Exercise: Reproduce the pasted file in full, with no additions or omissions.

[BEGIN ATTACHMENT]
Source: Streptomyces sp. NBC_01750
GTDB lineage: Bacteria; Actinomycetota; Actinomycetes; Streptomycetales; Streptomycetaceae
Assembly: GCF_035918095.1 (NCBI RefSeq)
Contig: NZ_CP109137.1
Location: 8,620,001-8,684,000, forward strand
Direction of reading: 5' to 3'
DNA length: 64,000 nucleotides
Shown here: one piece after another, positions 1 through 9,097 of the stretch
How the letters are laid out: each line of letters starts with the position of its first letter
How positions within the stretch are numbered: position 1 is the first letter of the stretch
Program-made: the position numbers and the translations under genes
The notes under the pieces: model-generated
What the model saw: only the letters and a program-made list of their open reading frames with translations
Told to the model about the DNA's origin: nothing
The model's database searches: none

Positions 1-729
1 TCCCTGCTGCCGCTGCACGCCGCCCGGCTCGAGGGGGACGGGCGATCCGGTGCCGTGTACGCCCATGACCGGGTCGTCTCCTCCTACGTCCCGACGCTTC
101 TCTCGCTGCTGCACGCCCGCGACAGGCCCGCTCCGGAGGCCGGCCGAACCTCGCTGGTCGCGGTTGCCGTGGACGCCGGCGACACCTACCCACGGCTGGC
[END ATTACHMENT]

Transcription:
Source: Streptomyces sp. NBC_01750
GTDB lineage: Bacteria; Actinomycetota; Actinomycetes; Streptomycetales; Streptomycetaceae
Assembly: GCF_035918095.1 (NCBI RefSeq)
Contig: NZ_CP109137.1
Location: 8,620,001-8,684,000, forward strand
Direction of reading: 5' to 3'
DNA length: 64,000 nucleotides
Shown here: one piece after another, positions 1 through 9,097 of the stretch
How the letters are laid out: each line of letters starts with the position of its first letter
How positions within the stretch are numbered: position 1 is the first letter of the stretch
Program-made: the position numbers and the translations under genes
The notes under the pieces: model-generated
What the model saw: only the letters and a program-made list of their open reading frames with translations
Told to the model about the DNA's origin: nothing
The model's database searches: none

Positions 1-729
1 TCCCTGCTGCCGCTGCACGCCGCCCGGCTCGAGGGGGACGGGCGATCCGGTGCCGTGTACGCCCATGACCGGGTCGTCTCCTCCTACGTCCCGACGCTTC
101 TCTCGCTGCTGCACGCCCGCGACAGGCCCGCTCCGGAGGCCGGCCGAACCTCGCTGGTCGCGGTTGCCGTGGACGCCGGCGACACCTACCCACGGCTGGC